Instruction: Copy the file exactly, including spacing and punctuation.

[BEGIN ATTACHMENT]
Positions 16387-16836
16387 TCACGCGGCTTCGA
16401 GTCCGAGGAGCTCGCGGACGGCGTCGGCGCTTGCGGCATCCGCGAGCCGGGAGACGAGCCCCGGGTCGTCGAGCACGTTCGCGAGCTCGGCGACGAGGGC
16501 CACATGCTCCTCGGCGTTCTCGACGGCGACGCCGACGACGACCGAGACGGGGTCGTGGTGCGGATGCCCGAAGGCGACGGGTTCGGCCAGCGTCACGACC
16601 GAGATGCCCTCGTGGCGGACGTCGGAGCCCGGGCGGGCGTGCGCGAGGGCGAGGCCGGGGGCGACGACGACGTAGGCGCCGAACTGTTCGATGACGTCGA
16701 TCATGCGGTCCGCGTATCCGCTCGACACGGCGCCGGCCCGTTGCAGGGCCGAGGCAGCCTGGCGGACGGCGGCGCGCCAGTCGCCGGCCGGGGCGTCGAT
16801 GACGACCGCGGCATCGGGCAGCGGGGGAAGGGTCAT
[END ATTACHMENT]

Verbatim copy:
Positions 16387-16836
16387 TCACGCGGCTTCGA
16401 GTCCGAGGAGCTCGCGGACGGCGTCGGCGCTTGCGGCATCCGCGAGCCGGGAGACGAGCCCCGGGTCGTCGAGCACGTTCGCGAGCTCGGCGACGAGGGC
16501 CACATGCTCCTCGGCGTTCTCGACGGCGACGCCGACGACGACCGAGACGGGGTCGTGGTGCGGATGCCCGAAGGCGACGGGTTCGGCCAGCGTCACGACC
16601 GAGATGCCCTCGTGGCGGACGTCGGAGCCCGGGCGGGCGTGCGCGAGGGCGAGGCCGGGGGCGACGACGACGTAGGCGCCGAACTGTTCGATGACGTCGA
16701 TCATGCGGTCCGCGTATCCGCTCGACACGGCGCCGGCCCGTTGCAGGGCCGAGGCAGCCTGGCGGACGGCGGCGCGCCAGTCGCCGGCCGGGGCGTCGAT
16801 GACGACCGCGGCATCGGGCAGCGGGGGAAGGGTCAT